Vietnam War Era vets given a thank-you in Port Ludlow
PORT LUDLOW — Retired Navy Comdr. Jerry Hamilton was surprised when he learned U.S. Rep. Derek Kilmer would honor Vietnam War Era veterans with a pinning ceremony in Port Ludlow.
The Chimacum-area veteran, who was one of 23 veterans who received pins Thursday evening at Port Ludlow Fire and Rescue’s headquarters, spent many of his years in the Navy in ordinance — nine of which were spent doing explosive ordinance disposal.
“In the civilian world that would be the bomb squad,” he said.
As the Vietnam War was coming nearing an end in 1973, Hamilton was stationed on an aircraft carrier in the Mediterranean Sea where he cleaned ordinance from a canal so it could be reopened for shipping.
Hamilton served for 31 years in the Navy — joining the Navy a week after graduating from high school in 1955 — and has seen attitudes toward military personnel shift over the years.
“This is a complete 180,” he said. “It’s completely the opposite the way it was in the late ‘60s and early ‘70s.”
Hamilton said he was deployed during most of that time. He added that, looking back, it felt like the American people betrayed those who served in the military.
“I’m just glad to see Congressman Kilmer come out here and do that,” Hamilton said. “I was really surprised reading that in the paper and thought ‘what the heck, I’ll go and see what he’s got to say.’
“I like that recognition — not for me personally — but for the military in general,” Hamilton said.
Thursday was the fourth time Kilmer had hosted a pinning ceremony for Vietnam War era veterans this year, saying it has been long overdue for them to be recognized for their service.
Before the event in Port Ludlow, Kilmer’s office has presented pins to 223 veterans at events in Port Angeles, Ocean Shores and Elma. His staff said other ceremony will likely be planned across the Olympic Peninsula, though they haven’t yet been scheduled.
Veterans who served in active duty at any time between Nov. 1, 1955 and May 15, 1975 received commemorative pins.
Kilmer said that after each of the ceremonies he has had veterans tell him they have had difficulties healing scars that can’t be seen and that the recognition helps.
“That’s reason enough to do something like this, to have the community express gratitude,” Kilmer said.
Kilmer said 2.7 million Americans served during the Vietnam War and that when they returned home they were not met with the gratitude they deserved.
Kilmer is one of 10,000 commemorative partners nationwide who have volunteered to host veteran pinning events.
He represents the 6th Congressional District, which includes the North Olympic Peninsula. The Gig Harbor Democrat is running for reelection against Republican Douglas Dightman of Shelton.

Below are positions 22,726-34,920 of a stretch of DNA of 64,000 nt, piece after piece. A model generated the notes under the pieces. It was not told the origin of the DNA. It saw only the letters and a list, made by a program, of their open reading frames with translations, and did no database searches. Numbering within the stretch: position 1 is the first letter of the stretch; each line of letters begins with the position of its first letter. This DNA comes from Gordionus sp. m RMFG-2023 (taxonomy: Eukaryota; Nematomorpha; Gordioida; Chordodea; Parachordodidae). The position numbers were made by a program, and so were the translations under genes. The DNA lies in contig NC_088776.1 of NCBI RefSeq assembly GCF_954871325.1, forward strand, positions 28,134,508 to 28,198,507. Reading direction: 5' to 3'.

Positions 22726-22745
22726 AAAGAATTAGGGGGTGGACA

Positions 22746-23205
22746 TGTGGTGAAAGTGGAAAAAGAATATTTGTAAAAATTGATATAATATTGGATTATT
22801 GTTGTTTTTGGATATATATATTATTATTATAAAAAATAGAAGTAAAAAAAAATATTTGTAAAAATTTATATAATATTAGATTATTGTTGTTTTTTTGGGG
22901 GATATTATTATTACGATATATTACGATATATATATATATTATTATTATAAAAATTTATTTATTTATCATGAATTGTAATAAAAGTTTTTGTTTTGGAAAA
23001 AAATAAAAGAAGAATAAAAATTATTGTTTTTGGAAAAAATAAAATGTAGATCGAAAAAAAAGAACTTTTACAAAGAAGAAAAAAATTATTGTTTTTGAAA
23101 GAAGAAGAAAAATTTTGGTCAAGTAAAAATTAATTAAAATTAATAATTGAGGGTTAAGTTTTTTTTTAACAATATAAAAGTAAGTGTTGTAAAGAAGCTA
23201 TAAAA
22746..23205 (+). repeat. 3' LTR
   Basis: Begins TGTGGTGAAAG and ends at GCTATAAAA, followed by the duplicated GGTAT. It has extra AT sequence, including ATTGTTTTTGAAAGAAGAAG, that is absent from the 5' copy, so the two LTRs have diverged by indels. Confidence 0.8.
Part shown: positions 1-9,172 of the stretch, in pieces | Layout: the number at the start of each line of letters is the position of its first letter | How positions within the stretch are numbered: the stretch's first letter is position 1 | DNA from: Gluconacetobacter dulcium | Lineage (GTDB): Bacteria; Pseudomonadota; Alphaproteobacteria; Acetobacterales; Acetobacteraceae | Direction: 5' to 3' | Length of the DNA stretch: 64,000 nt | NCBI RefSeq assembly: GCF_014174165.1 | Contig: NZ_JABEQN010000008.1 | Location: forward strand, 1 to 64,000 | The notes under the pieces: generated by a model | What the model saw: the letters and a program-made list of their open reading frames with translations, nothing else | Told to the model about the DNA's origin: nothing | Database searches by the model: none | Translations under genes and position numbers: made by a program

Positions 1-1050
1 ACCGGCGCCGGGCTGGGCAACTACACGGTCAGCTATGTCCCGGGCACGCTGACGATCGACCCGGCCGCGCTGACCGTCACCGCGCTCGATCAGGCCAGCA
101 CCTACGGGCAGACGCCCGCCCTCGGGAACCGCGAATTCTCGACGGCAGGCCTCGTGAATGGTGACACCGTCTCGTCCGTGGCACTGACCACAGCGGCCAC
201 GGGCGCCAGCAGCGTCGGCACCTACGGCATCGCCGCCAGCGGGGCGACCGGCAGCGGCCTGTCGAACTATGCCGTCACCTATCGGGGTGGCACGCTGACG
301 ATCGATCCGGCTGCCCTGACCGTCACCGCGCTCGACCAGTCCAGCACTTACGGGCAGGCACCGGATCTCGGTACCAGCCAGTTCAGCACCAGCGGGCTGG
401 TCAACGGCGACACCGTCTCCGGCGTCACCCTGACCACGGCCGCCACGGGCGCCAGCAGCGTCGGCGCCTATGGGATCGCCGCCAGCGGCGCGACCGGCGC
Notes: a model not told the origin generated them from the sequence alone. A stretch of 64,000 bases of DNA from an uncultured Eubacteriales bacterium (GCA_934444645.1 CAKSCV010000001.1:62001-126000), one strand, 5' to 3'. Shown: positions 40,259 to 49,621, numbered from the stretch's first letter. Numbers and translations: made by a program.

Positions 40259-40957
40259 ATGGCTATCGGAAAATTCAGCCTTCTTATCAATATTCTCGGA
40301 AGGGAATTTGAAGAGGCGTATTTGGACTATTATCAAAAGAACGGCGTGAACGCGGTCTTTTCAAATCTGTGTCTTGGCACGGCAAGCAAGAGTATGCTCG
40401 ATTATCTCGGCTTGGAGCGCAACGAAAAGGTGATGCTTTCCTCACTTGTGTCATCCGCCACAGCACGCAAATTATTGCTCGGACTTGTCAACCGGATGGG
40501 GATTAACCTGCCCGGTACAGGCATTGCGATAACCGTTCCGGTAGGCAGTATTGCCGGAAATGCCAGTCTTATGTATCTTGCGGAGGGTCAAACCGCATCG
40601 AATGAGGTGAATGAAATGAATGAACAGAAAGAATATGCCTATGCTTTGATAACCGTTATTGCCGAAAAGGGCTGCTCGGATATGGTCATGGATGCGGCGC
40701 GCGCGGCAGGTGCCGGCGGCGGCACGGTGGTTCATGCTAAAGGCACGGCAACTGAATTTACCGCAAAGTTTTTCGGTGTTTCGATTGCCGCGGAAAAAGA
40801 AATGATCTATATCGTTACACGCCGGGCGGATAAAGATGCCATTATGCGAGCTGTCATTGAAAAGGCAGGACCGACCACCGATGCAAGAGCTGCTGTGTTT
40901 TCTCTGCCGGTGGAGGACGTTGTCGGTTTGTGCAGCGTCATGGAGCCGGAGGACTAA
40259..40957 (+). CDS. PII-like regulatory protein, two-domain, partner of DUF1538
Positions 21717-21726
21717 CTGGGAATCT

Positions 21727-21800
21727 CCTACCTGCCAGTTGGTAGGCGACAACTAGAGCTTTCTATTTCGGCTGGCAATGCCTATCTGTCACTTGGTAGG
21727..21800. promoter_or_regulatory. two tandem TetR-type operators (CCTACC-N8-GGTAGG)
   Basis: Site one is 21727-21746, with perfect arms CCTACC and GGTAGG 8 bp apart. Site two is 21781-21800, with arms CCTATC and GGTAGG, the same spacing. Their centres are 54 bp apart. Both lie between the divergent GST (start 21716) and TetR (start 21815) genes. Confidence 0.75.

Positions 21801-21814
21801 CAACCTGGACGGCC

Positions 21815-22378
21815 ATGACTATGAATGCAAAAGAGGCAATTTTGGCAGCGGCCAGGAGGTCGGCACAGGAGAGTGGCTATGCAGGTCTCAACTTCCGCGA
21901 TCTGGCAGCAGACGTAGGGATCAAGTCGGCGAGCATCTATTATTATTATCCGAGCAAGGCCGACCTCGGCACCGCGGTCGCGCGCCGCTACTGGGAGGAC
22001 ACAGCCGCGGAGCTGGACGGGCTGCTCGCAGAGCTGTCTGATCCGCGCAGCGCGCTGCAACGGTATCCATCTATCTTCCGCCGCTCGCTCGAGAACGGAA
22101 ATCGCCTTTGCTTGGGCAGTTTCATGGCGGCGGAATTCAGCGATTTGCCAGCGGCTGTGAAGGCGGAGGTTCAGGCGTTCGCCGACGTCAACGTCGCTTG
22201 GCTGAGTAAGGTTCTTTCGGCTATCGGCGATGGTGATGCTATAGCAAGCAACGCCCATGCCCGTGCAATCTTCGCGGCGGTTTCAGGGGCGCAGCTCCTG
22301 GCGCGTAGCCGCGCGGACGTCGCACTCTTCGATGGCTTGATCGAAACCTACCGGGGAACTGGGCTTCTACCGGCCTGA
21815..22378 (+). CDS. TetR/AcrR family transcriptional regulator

Kilmer said he has seen a recent spike in the number of veterans asking his office to help them as they work with the U.S. Department of Veterans Affairs or encounter red tape with another part of the federal government.
He said one of the top challenges veterans are facing is the veterans health care system.
Kilmer was recently at the University of Washington in Tacoma where, he said, a student veteran was going without food because the VA was late in sending out GI Bill payments.
“A lot of folks when they’re grappling with the VA don’t think ‘oh I should call my member of Congress’ office,’ but literally half of our staff in the district is caseworkers and that’s why,” he said.
“Part of our job is to make government work better for people. If you served our country we need to have your back and that means you shouldn’t be left on your own trying to grapple with a bureaucracy.”
Helping Kilmer hand out the pins was Jefferson County Commissioner Kathleen Kler.
“It’s part of a healing of a wound I think still throbs in America and I’m grateful that Derek recognizes that and is trying to do something to acknowledge and honor the vets who came back to such a conflicted country,” Kler said.
Kler said she was one of those who protested the war. Over the years, she has learned of the impact the protests had on those who were drafted to fight.
“What I have learned since then is the personal hurt and wounds that it caused the veterans,” Kler said. “I’m here in part because I realize my protest, even while it was appropriate for what our government was doing, was harmful and hurt the people who served.
“This is me saying ‘thank you for what you did during a very difficult time.’ ”
By: Jesse Major
Source: Peninsula Daily News
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